Binary Party Affiliation Choices — We Need Something Better


Why are you a [Democrat, Republican, Libertarian, Independent, … pick your poison]?

Version 2One of the ten long term trends John Naisbitt identified in his 1982 book Megatrends that is being heralded now as being “right on” was “[a] society [
that] is changing from a narrow ‘either/or’ perspective with a limited range of personal choices to one of ‘free-wheeling’ multiple options”. One realm in which this prediction has not moved as rapidly to reality as it has in many areas is the political arena.

Although third party options were available at the time Naisbitt’s book was written, the fact is that no third-party candidate has ever won a U.S. presidential election. The strongest showing for a third-party candidate came in 1912, when former President Teddy Roosevelt left the Republican Party. He ended up coming in second, with 27.4 percent of the popular vote and 88 electoral votes. It’s generally agreed that Roosevelt’s 1912 candidacy took votes away from the Republican candidate, incumbent President William Howard Taft, allowing Democrat Woodrow Wilson to win with just 41.8 percent of the popular vote. Many say third-party candidate Ralph Nader played a “spoiler” role in the 2000 election. Running to the left of Democrat Al Gore, Nader received 97,488 popular votes in Florida, a state Republican George W. Bush won by just 537 votes. If most of the Nader supporters had voted for Gore instead, Gore would have won Florida’s 25 electoral votes, and he would have been elected president instead of Bush [1].

So the bottom line is that a vote for a third-party [or write-in] candidate has historically been a vote for the incumbent-party candidate. However, if a major paradigm shift is in fact underway now, as I believe it is, the current polls can be misleading. I believe that trying to apply past statistics to this election is a useless process.

At this writing, the Republican and Democrat candidates are virtually tied — polls show that either party’s candidate’s lead is within the statistical margin of error. Support for all alternative candidates, collectively, accounts for about 10% of the people polled [2]. If the alternative-candidate support is pulling from both major-party candidates equally, the race is still a toss-up; if it is pulling more from one than the other [particularly if prevalently so in the so-called “swing states”], that segment alone can determine the outcome of this election. The interesting thing about a paradigm shift is that nobody, even “experts”, can accurately predict where within this range actual election-day votes will fall.

A major problem at this time is that the campaigns of the organized political parties, all of which are largely tied to the Current [I would say, Old] Paradigm, are not equipped to operate under the New Paradigm that is rapidly [exponentially] unfolding. In polls, people are asked whether they are Liberal or Conservative, Democrat or Republican, for or against a particular issue, etc. — binary, either/or, current/old paradigm choices. It would be great if people could indicate where they are on a far left to far right scale on each of, say, ten specific issues, with their answers resulting in mapping to a specific point on a left-to-right spectrum. Such a system would be even better if each person could then form his/her own “custom-tailored party”, or CTP — i.e., connect [through emails and/or texts and/or web/app interaction designed by that “custom-tailored party”, or probably more efficiently through existing social media like FaceBook, Twitter, etc.] with everybody who is within some plus or minus “band” around his/her position on the left-to-right spectrum.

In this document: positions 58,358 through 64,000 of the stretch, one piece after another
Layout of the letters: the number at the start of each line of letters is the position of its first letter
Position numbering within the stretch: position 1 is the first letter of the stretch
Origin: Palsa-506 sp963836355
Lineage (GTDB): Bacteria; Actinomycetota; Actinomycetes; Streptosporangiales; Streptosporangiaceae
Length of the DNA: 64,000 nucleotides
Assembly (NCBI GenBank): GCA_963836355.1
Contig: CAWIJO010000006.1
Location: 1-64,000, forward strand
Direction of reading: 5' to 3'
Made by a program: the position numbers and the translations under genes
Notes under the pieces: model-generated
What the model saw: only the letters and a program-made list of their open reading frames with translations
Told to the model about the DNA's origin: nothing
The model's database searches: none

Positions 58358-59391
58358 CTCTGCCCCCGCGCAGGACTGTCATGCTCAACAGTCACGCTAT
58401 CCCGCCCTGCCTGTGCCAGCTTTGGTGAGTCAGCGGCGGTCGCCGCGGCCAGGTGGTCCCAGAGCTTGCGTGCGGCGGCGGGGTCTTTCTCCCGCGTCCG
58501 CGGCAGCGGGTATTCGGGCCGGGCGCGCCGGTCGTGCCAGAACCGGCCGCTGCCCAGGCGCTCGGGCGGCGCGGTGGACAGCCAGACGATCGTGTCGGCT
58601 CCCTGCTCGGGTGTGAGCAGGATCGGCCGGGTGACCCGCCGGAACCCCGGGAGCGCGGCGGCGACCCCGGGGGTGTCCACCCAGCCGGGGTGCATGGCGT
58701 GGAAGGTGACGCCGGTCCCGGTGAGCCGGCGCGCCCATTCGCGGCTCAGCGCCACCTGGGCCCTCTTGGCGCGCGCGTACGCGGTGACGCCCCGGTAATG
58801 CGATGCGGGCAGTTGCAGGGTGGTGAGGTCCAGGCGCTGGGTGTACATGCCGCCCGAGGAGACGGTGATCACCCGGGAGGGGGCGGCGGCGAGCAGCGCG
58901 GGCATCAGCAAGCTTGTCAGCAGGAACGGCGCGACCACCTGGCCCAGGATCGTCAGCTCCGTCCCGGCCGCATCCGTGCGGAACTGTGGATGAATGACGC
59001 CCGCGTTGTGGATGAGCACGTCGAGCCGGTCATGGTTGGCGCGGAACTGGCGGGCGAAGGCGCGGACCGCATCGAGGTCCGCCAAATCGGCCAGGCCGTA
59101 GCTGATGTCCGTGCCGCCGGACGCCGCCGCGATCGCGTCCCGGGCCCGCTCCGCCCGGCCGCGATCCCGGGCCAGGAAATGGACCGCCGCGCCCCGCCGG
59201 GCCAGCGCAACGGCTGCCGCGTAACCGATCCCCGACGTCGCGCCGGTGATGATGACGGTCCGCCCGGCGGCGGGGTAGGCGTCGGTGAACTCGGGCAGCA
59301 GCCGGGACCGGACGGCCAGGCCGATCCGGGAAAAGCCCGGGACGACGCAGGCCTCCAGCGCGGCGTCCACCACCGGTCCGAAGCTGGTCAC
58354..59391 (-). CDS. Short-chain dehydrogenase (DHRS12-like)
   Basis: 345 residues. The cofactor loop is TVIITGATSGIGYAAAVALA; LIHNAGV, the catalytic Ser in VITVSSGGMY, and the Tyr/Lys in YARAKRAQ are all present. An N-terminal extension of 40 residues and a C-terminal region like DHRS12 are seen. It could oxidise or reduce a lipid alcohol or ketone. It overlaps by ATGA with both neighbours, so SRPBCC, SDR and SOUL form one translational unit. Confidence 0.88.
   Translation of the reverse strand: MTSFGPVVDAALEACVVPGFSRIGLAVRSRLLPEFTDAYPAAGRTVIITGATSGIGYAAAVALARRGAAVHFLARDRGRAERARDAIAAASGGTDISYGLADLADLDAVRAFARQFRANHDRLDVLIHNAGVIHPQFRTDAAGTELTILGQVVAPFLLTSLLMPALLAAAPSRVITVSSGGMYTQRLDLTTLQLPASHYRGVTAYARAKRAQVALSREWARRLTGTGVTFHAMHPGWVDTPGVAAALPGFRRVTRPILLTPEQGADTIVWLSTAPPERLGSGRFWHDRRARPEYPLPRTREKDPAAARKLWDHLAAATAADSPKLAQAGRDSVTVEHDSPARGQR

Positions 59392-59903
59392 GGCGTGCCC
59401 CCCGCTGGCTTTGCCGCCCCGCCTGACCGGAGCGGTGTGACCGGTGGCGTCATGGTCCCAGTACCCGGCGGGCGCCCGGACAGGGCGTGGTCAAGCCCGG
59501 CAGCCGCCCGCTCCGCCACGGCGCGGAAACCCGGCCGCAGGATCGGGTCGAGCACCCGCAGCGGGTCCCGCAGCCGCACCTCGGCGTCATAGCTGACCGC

In this CTP system, it might also be advisable to allow each person to place a weight on each issue. This weight could be 1, 2 or 3, with 2 meaning average weight for that person, 1 meaning less important / critical than his/her average and 3 meaning more important / critical than his/her average.

As an example of how this would work, I designed a prototype model to do the computations for ten issues [3], and I entered my selections for each issue. On a 5-left to 5-right scale, and using a weight of 2 on all issues, my point on the left-right spectrum is 2.4 right. For perspective, the most enthusiastic Bernie Sanders supporters in this election would probably find themselves at least between 4 and 5 left, maybe all the way to 5 left. Most people who identify very closely with the Tea Party wing of the Republican Party would probably find themselves at least between 4 and 5 right, maybe all the way to 5 right.